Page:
Podcasts Ground Floor Consensus GFC011: The Crypto Narrative (w/ Demetri Kofinas)

Episode Summary

Feb 23 2021 . 71 MIN

GFC011: The Crypto Narrative (w/ Demetri Kofinas)

Demetri Kofinas, Host of Hidden Forces Podcast joins this episode for a wide-ranging conversation about what’s happening in our world and how crypto fits in to our global systems. Kofinas talks about the importance of challenging consensus narratives, his view of Bitcoin and why he owns it as an “anti-FOMO” mechanism, how religious templates can be applied to understand the crypto landscape, what is driving the divisions in our world, the prevailing existential angst in our society and how it is playing out in markets, and much more.

Visit www.realvision.com/crypto to join the crypto revolution.

Show Notes

Demetri Kofinas, Host of Hidden Forces Podcast joins this episode for a wide-ranging conversation about what’s happening in our world and how crypto fits in to our global systems. Kofinas talks about the importance of challenging consensus narratives, his view of Bitcoin and why he owns it as an “anti-FOMO” mechanism, how religious templates can be applied to understand the crypto landscape, what is driving the divisions in our world, the prevailing existential angst in our society and how it is playing out in markets, and much more.

Content Notes:

  1. Kofinas talks about the importance of thinking critically and challenging narratives and shares how doing that informs his perspective as a crypto investor.
  2. He discusses the consensus narrative in Bitcoin and the crypto community and points out which elements of it he agrees and disagrees with.
  3. He says that it is useful to apply a religious framework to Bitcoin to better understand Bitcoin fundamentalist thinking and makes the case that Bitcoin has scaled by converting people, not as a peer-to-peer monetary system.
  4. He talks about how his worldview and view of crypto has changed, why he owns Bitcoin as an “anti-FOMO mechanism,” and how the space has recently become a speculative game for people to get rich.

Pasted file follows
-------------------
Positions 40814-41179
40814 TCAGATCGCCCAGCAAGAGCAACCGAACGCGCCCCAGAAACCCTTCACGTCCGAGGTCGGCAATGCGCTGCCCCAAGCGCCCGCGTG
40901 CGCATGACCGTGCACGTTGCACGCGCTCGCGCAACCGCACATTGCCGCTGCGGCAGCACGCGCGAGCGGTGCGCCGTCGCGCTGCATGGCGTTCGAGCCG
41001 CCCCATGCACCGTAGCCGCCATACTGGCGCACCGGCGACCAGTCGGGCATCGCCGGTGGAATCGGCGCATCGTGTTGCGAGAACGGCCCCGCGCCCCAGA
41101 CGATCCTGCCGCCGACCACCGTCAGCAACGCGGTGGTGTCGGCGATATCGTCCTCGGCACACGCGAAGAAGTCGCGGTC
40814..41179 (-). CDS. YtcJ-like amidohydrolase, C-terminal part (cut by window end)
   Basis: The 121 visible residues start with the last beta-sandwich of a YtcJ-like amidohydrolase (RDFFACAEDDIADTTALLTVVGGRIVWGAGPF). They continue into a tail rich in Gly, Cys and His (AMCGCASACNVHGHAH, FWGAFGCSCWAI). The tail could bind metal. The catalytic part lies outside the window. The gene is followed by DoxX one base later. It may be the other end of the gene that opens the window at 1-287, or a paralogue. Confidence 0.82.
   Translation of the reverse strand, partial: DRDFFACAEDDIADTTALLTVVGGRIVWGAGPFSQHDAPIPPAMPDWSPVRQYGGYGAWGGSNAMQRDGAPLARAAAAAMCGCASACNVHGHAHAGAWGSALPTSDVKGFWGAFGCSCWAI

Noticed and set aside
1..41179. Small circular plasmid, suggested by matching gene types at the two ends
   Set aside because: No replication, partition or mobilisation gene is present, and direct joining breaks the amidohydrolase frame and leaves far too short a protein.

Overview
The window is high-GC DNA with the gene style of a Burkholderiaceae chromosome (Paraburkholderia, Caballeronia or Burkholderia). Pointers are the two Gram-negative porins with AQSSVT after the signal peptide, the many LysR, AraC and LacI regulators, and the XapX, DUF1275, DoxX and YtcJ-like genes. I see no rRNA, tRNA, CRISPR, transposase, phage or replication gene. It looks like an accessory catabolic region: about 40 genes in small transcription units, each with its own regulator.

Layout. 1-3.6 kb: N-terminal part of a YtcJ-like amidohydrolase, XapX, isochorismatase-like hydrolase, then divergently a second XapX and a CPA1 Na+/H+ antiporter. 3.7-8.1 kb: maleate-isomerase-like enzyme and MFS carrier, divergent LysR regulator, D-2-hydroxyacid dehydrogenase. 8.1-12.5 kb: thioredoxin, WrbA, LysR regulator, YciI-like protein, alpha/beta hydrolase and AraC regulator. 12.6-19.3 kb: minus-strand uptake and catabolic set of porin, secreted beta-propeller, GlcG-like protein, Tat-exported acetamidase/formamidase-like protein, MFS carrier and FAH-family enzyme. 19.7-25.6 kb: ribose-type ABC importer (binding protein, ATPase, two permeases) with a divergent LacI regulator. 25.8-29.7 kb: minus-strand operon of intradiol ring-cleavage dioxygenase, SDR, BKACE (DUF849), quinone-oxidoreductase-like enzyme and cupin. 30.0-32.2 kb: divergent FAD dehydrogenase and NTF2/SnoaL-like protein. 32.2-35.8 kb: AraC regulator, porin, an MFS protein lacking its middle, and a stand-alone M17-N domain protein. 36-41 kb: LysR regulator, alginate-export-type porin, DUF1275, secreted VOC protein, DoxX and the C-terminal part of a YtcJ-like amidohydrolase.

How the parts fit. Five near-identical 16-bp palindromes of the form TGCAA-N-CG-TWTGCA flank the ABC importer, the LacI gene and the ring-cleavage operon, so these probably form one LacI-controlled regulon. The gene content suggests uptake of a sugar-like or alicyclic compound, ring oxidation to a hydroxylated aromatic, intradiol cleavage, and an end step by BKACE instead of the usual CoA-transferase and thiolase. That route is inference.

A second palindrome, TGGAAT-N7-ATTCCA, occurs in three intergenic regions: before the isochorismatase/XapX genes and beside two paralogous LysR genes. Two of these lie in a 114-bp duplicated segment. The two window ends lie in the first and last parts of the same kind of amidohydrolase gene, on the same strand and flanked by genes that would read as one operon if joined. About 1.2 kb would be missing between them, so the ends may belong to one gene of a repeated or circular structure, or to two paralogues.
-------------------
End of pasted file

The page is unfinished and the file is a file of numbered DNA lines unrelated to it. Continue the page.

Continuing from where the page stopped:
5. He also shares his thoughts about the current social, political, and economic climate and what he believes is driving the division – touching on everything from the influence of social media on this generation to the effects that experimentation with psychedelics had on the last one.
  6. He argues that community is an even more powerful motivator than money and attributes much of the current radicalization to the need to belong, also noting that the isolating effect of the pandemic is exacerbating this reality.
  7. He shares his perspective on how the crypto landscape is changing amid all that is happening and argues that the space is increasingly motivated by greed rather than the opportunity and potential of the technology.

Checkout Hidden Forces Podcast : https://hiddenforces.io/




Welcome to The Real vision Podcast Network.


Welcome to ground floor consensus. I'm your host, Ash Bennington. Welcome to Episode 11. The crypto narrative with Demetri Kofinas. Demetri is the host of the hidden forces Podcast, where he discusses the world of cryptocurrency, finance, science, philosophy, and much more. This is a wide ranging conversation about what's happening in our world, and how cryptocurrency fits in to those global systems. All that and more on this episode of ground floor consensus.